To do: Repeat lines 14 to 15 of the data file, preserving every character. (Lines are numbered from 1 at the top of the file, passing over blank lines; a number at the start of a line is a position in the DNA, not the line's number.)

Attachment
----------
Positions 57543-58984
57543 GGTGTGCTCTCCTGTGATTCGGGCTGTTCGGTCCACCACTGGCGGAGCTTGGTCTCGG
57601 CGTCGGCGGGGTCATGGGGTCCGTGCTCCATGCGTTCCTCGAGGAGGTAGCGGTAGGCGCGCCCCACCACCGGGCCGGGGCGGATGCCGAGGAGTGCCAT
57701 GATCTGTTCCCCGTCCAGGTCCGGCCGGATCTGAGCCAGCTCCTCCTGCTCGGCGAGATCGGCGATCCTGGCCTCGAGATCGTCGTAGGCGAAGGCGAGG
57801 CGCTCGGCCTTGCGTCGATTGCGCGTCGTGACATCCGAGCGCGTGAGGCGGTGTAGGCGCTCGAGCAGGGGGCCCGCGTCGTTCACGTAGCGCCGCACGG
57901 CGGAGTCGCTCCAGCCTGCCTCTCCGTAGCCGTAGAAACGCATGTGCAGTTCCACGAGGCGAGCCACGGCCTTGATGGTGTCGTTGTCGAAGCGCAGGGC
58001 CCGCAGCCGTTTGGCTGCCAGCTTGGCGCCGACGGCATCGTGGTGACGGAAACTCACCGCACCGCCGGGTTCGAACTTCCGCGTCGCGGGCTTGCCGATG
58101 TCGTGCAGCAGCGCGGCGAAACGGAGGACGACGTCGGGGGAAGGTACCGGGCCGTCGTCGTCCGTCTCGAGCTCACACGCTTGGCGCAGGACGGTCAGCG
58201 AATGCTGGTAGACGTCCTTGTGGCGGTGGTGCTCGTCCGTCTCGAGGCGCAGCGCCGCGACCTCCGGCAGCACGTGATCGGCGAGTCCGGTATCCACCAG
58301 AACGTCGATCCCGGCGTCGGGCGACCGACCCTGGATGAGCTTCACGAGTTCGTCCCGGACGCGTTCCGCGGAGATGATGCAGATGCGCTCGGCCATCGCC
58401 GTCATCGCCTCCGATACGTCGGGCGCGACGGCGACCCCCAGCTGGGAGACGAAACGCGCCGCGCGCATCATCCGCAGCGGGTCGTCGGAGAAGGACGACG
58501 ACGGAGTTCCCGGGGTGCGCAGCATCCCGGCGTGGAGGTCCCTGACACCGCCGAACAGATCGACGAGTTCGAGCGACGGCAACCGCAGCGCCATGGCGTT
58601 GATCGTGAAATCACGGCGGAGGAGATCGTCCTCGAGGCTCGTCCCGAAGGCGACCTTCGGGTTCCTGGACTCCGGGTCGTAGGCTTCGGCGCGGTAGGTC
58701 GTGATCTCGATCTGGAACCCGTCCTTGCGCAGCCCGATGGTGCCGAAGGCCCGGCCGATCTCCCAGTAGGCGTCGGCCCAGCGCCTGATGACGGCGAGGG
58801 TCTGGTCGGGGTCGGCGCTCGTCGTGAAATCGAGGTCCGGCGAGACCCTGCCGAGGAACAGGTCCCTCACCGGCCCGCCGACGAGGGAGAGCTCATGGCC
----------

58701 GTGATCTCGATCTGGAACCCGTCCTTGCGCAGCCCGATGGTGCCGAAGGCCCGGCCGATCTCCCAGTAGGCGTCGGCCCAGCGCCTGATGACGGCGAGGG
58801 TCTGGTCGGGGTCGGCGCTCGTCGTGAAATCGAGGTCCGGCGAGACCCTGCCGAGGAACAGGTCCCTCACCGGCCCGCCGACGAGGGAGAGCTCATGGCC